Sir W. Jones (On the Origin and Families of Nations, in Works, 3, 202) shows an appreciation of the wide extent of the Cushite race in primaeval times, which is much more consistent with the discoveries of recent times than the speculations of the neocritical school prove to be: "The children of Ham," he says, "founded in Iran (the country of the lower Euphrates) the monarchy of the first Chaldeans, invented letters, etc." (compare Rosenmü ller, as above quoted). According to Volnev. the term Ethiopian, coextensive with Cush, included even the Hintdis; he seems, however, to mean the southern Arabians, who were, it is certain, sometimes called Indians (in Menologio Greco, part 2, p. 197. "Felix Arabia Tindtl vocatur ubi jelix vocatur India Arabica, ut ali Ethiopica et Gangetica distinguatur," Assemani, Bibl. Orient. 3, 2, 569), especially the Yemenese; Jones, indeed, on the ground of Sanscrit affinities ("Cus or Cush being among the sons of Brahma, i.e. among the progenitors of the Hindus, and at the head of an ancient pedigree preserved in the Ractmyan"), goes so far as to say, "We can hardly doubt that the Cush of Moses and Valmic was an ancestor of the Indian race." Jones, however, might have relied too strongly on the forged Purana of Wilford (Asiatic Researches, 3, 432); still, it is certain that Oriental tradition largely (though in its usual exaggerated tone) confirms the Mosaic statements about the sons of Noah and their settlements. "In the Rozit ul-SuoTah it is written that God bestowed on Ham nine sons," the two which are mentioned at the head of the list (Hind, Sicnd, with which comp. Abulfaragius as quoted in one of our notices above), expressly connected the Hindus with Ham, although not through Cush, Who occurs as the sixth among the Hamite brethren. See the entire extract from the Khelassut- Akhibar of Khondemir in Rosenmü ller (Bibl. Geogr. Append. to ch. 3, vol. 1, p. 109 [Bib. Cab.]). Bohlen (Genesis, ad loc.), who has a long but indistinct notice of Cush, with his Sanscrit predilections, is for extending Cush "as far as the dark India," claiming for his view the sanction of Rosenm., Winer, and Schumann. When Job (Job 28:19) speaks of "the topaz of Ethiopia" (פַּטְרִתאּכּוּשׁ ), Bohlen finds a Sanscrit word in פטדת, and consequently a link between Indict and Cush (כּוּשׁ, Ethiopia). He refers to the Syriac, Chaldeean, and Saadias versions as having India for Cush, and (after Braun, De Vest. Scaerd. 1, 115) assigns Rabbinical authority for it. Assemani, who is by Bohlen referred to in a futile hope of extracting evidence for the identification of Cush and India (of the Hindus), has an admirable dissertation on the people of Arabia (Bibl. Or. 3:2, 552 sq.); one element of the Arab population he derives from Cush (see below).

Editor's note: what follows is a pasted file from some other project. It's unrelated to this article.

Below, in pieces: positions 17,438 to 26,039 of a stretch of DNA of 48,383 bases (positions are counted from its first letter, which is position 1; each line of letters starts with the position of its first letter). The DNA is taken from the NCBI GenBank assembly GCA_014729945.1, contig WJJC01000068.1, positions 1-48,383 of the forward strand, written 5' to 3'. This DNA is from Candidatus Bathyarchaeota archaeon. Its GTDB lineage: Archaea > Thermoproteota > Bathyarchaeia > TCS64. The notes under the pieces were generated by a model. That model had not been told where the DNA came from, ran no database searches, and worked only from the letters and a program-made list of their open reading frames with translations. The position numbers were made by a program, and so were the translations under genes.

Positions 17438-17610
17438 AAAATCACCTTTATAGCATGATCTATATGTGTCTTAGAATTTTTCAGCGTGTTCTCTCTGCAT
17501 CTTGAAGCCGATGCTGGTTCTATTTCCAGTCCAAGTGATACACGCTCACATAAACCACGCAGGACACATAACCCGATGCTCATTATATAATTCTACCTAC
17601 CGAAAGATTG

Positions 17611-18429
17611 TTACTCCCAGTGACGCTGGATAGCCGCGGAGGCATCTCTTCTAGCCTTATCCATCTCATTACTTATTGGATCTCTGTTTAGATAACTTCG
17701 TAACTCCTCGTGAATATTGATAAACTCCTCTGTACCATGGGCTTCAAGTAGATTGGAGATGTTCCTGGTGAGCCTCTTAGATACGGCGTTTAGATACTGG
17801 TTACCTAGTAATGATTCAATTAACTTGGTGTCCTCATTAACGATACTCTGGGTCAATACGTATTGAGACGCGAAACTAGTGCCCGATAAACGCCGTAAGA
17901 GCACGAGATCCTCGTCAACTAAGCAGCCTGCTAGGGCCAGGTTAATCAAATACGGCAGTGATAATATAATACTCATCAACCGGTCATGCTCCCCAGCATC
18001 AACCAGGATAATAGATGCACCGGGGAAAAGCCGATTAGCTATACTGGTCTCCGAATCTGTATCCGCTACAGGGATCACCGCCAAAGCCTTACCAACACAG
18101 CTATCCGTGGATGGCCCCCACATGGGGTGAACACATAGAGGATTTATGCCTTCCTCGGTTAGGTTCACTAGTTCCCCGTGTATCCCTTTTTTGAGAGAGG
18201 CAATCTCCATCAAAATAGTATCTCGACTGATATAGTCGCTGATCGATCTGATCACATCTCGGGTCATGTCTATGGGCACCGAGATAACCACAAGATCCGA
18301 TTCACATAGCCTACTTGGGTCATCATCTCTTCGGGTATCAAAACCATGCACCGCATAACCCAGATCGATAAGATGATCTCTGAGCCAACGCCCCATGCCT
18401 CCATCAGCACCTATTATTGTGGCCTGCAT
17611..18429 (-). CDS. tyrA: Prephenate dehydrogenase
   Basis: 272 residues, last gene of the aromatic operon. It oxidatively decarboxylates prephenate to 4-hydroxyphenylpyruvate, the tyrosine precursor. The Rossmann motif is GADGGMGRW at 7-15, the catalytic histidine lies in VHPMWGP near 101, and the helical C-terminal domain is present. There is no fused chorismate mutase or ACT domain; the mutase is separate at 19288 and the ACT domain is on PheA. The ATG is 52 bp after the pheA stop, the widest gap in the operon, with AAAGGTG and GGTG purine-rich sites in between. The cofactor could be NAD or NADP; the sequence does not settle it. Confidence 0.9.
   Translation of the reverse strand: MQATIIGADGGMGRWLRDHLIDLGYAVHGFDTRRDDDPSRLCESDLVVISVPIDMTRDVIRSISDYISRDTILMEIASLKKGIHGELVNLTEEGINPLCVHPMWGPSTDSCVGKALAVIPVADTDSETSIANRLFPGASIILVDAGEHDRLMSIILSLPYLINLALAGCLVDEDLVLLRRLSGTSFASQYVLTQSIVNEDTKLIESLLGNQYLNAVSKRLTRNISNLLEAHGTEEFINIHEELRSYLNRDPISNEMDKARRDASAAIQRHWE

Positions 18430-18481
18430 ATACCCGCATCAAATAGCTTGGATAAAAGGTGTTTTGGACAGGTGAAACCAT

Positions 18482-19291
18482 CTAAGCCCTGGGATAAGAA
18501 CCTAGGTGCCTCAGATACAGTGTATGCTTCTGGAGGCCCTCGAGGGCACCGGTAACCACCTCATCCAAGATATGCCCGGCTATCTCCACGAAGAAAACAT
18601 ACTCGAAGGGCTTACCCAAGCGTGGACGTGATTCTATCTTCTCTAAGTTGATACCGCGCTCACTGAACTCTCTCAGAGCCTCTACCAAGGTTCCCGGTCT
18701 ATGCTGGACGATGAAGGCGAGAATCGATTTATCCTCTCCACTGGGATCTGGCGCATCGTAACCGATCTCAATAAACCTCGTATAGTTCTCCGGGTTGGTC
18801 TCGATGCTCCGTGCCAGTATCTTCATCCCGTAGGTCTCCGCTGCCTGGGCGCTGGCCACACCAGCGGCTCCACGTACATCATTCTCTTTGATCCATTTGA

We thus conclude that the children of Ham, in the line of Cush, had very extensive settlements in Asia, as far as the Euphrates and Persian Gulf at least, and probably including the district of the Indus; while in Africa they both spread widely in Abyssinia, and had settlements apparently among their kinsmen, the Egyptians: this we feel warranted in assuming on the testimony of the Arabian geographers; e.g. Abulfeda (in his section on Egypt, tables, p. 110 in the original, p. 151 trans. by Reinand) mentions a Cush; or rather Kus, as the most important city in Egypt after the capital Fosthaht: its port on the Red Sea was Cosseyr, and it was a place of great resort by the Mohammedans of the west on pilgrimage. "The sons of Cush, where they once got possession, were never totally ejected. If they were at any time driven away, they returned after a time and recovered their ground, for which reason I make no doubt but many of them in process of time returned to Chaldea, and mixed with those of their family who resided there. Hence arose the tradition that the Babylonians not only conquered Egypt, but that the learning of the Egyptians came originally from Chaldea; and the like account from the Egyptians, that people from their country had conquered Babylon, and that the wisdom of the Chaldaeans was derived from them" (Bryant, On Ancient Egypt, in Works, 6, 250). (See CUSH).